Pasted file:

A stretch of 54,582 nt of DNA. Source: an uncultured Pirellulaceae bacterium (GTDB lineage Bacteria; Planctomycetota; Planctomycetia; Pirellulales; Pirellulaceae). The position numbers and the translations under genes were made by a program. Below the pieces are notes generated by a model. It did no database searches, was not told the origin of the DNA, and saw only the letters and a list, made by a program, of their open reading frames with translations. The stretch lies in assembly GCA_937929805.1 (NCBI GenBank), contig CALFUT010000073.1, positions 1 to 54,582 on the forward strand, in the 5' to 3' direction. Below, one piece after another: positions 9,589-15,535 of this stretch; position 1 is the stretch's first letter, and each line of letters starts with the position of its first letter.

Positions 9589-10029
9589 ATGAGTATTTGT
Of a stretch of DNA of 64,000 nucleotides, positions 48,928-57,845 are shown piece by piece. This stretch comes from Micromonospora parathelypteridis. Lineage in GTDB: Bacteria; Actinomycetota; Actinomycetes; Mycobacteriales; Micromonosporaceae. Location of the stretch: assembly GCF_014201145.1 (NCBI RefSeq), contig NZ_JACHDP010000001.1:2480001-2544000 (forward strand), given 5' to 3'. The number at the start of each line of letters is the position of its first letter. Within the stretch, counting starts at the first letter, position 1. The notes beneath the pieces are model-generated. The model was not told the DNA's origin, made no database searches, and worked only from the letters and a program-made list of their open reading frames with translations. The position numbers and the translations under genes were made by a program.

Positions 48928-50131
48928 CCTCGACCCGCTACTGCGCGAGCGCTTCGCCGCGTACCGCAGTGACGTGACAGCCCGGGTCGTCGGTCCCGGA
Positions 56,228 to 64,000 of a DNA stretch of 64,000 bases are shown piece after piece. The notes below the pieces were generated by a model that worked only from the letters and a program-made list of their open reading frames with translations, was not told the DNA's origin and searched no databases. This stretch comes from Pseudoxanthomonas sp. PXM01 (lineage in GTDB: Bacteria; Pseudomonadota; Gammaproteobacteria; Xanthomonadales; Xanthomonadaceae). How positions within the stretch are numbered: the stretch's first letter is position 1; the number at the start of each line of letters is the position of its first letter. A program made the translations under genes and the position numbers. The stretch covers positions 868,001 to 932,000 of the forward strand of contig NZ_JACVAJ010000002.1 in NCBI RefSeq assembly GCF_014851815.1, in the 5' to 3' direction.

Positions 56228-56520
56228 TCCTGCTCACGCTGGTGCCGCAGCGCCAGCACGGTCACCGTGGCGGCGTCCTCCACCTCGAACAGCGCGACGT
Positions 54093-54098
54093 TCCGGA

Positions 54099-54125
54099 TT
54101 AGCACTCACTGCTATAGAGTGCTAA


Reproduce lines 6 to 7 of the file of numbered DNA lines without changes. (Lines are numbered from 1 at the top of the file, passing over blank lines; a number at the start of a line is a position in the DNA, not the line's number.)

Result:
48928 CCTCGACCCGCTACTGCGCGAGCGCTTCGCCGCGTACCGCAGTGACGTGACAGCCCGGGTCGTCGGTCCCGGA
Positions 56,228 to 64,000 of a DNA stretch of 64,000 bases are shown piece after piece. The notes below the pieces were generated by a model that worked only from the letters and a program-made list of their open reading frames with translations, was not told the DNA's origin and searched no databases. This stretch comes from Pseudoxanthomonas sp. PXM01 (lineage in GTDB: Bacteria; Pseudomonadota; Gammaproteobacteria; Xanthomonadales; Xanthomonadaceae). How positions within the stretch are numbered: the stretch's first letter is position 1; the number at the start of each line of letters is the position of its first letter. A program made the translations under genes and the position numbers. The stretch covers positions 868,001 to 932,000 of the forward strand of contig NZ_JACVAJ010000002.1 in NCBI RefSeq assembly GCF_014851815.1, in the 5' to 3' direction.